The Serbian platform economy has grown substantially since it first became a feature of the economic landscape in 2006. Driven by the arrival of food delivery, ride-hailing and domestic work platforms at first, and later the arrival of larger, international businesses, this growth has been appreciated by workers to a reasonable degree because of the flexibility of the work on offer, and the barriers facing young people attempting to enter the formal economy.
However, the employment model of many platforms depends on third-parties offering “partnership agreements” – workers are either classed as self-employed, or they are hired through intermediaries. In consequence, workers are often not protected by existing labour rights meaning they are unable to access unemployment benefits, paid sick and annual leave and maternity / paternity benefits.
Fairwork is an international action research project that evaluates working conditions in the platform economy in more than 30 countries. Digital labour platforms are scored against five principles of fair work: Fair Pay, Fair Conditions, Fair Contract, Fair Management and Fair Representation. For each principle, platforms can score up to two points, if there is sufficient evidence that platforms meet all the relevant thresholds.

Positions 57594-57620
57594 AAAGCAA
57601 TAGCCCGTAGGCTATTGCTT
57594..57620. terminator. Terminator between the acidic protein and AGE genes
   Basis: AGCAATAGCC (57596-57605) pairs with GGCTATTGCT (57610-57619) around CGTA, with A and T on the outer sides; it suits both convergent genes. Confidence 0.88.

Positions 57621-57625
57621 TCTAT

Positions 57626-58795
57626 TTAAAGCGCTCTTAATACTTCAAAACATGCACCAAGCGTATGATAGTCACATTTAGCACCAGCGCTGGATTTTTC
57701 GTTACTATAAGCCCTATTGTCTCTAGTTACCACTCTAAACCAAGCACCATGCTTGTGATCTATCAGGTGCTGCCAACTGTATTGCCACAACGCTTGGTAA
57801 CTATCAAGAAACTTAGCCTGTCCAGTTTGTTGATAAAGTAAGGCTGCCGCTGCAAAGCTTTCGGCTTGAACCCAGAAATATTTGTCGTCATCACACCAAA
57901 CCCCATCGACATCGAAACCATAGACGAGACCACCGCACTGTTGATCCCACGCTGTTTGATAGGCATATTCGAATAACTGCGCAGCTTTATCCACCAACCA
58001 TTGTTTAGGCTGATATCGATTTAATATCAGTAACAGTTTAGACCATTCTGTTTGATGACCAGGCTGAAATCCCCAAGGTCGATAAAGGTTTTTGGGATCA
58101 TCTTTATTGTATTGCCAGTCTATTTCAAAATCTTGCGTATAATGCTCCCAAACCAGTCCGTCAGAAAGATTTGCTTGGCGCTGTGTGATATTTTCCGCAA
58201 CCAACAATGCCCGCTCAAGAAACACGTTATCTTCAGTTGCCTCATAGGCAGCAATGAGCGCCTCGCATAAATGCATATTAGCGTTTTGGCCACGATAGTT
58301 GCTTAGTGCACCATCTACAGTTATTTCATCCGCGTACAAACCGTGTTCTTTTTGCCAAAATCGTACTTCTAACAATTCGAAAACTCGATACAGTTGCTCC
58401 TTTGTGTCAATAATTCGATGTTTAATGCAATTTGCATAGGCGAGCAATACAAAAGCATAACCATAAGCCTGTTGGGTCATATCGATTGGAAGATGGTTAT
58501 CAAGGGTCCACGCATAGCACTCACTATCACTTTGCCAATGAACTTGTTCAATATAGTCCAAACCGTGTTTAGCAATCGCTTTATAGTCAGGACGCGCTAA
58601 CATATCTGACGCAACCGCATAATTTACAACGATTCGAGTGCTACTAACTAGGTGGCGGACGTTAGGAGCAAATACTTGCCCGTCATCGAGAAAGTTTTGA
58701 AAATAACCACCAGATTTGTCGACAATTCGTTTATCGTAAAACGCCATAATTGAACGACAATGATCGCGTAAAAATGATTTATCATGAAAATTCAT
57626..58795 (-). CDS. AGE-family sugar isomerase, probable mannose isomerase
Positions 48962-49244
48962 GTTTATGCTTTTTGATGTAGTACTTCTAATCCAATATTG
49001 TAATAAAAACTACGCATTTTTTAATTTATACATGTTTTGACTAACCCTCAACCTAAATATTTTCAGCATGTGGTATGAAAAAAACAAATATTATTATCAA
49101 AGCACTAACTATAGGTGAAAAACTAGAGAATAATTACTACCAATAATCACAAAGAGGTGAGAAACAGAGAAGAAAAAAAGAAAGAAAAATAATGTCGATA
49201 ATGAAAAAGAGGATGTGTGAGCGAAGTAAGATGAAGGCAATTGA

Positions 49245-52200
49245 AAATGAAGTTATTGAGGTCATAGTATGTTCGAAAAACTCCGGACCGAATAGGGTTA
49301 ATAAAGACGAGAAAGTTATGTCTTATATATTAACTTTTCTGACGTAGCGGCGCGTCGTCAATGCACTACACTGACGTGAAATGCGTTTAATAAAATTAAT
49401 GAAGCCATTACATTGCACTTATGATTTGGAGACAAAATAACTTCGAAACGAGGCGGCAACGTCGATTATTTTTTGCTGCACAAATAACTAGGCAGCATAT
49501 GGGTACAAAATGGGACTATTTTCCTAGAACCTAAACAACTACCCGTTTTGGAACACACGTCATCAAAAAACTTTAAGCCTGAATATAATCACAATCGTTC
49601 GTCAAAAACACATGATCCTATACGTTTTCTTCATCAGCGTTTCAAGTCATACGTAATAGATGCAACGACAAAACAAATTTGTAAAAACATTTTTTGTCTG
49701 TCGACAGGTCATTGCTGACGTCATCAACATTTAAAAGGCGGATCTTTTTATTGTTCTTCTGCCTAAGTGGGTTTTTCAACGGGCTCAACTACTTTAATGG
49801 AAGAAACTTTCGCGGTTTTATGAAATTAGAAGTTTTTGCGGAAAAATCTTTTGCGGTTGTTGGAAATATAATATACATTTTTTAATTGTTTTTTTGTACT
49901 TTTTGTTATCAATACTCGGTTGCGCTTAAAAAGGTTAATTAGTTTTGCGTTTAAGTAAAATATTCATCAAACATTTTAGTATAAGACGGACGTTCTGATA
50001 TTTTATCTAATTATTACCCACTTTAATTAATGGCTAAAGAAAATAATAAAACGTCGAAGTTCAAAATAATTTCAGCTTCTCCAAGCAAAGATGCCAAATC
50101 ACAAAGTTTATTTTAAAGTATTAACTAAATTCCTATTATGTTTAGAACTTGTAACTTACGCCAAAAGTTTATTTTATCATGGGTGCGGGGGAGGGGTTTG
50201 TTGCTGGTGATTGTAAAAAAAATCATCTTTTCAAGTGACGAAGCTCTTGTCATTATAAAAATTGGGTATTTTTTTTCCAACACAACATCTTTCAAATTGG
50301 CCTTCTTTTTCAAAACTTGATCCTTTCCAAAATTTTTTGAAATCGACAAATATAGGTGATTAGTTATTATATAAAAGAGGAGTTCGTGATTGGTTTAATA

In this report for 2022, the Fairwork Serbia team examine the working conditions at six platform companies: Glovo, Wolt, CarGo, Mr.D and Uradi-zaradi. While Wolt and Uradi-zaradi scored six points each, Glovo scored only three, and the remining platforms zero. Despite improvement since the Serbia 2021 ratings, there is clearly substantial room for improvement.